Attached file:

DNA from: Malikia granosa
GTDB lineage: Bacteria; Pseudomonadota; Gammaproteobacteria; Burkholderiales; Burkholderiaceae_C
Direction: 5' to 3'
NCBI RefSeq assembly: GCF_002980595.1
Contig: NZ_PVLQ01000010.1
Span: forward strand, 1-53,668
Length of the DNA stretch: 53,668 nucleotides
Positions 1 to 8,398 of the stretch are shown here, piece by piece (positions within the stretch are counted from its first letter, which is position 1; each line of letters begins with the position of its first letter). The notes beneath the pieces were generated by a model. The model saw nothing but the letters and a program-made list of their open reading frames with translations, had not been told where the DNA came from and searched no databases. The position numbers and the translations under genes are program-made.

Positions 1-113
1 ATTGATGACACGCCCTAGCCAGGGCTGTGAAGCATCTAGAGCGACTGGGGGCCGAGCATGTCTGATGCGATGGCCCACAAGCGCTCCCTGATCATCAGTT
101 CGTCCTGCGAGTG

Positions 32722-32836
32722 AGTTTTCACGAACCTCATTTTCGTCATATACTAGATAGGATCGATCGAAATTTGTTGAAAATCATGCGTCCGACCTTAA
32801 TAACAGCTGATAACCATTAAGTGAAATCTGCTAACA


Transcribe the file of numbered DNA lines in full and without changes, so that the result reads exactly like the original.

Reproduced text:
DNA from: Malikia granosa
GTDB lineage: Bacteria; Pseudomonadota; Gammaproteobacteria; Burkholderiales; Burkholderiaceae_C
Direction: 5' to 3'
NCBI RefSeq assembly: GCF_002980595.1
Contig: NZ_PVLQ01000010.1
Span: forward strand, 1-53,668
Length of the DNA stretch: 53,668 nucleotides
Positions 1 to 8,398 of the stretch are shown here, piece by piece (positions within the stretch are counted from its first letter, which is position 1; each line of letters begins with the position of its first letter). The notes beneath the pieces were generated by a model. The model saw nothing but the letters and a program-made list of their open reading frames with translations, had not been told where the DNA came from and searched no databases. The position numbers and the translations under genes are program-made.

Positions 1-113
1 ATTGATGACACGCCCTAGCCAGGGCTGTGAAGCATCTAGAGCGACTGGGGGCCGAGCATGTCTGATGCGATGGCCCACAAGCGCTCCCTGATCATCAGTT
101 CGTCCTGCGAGTG

Positions 32722-32836
32722 AGTTTTCACGAACCTCATTTTCGTCATATACTAGATAGGATCGATCGAAATTTGTTGAAAATCATGCGTCCGACCTTAA
32801 TAACAGCTGATAACCATTAAGTGAAATCTGCTAACA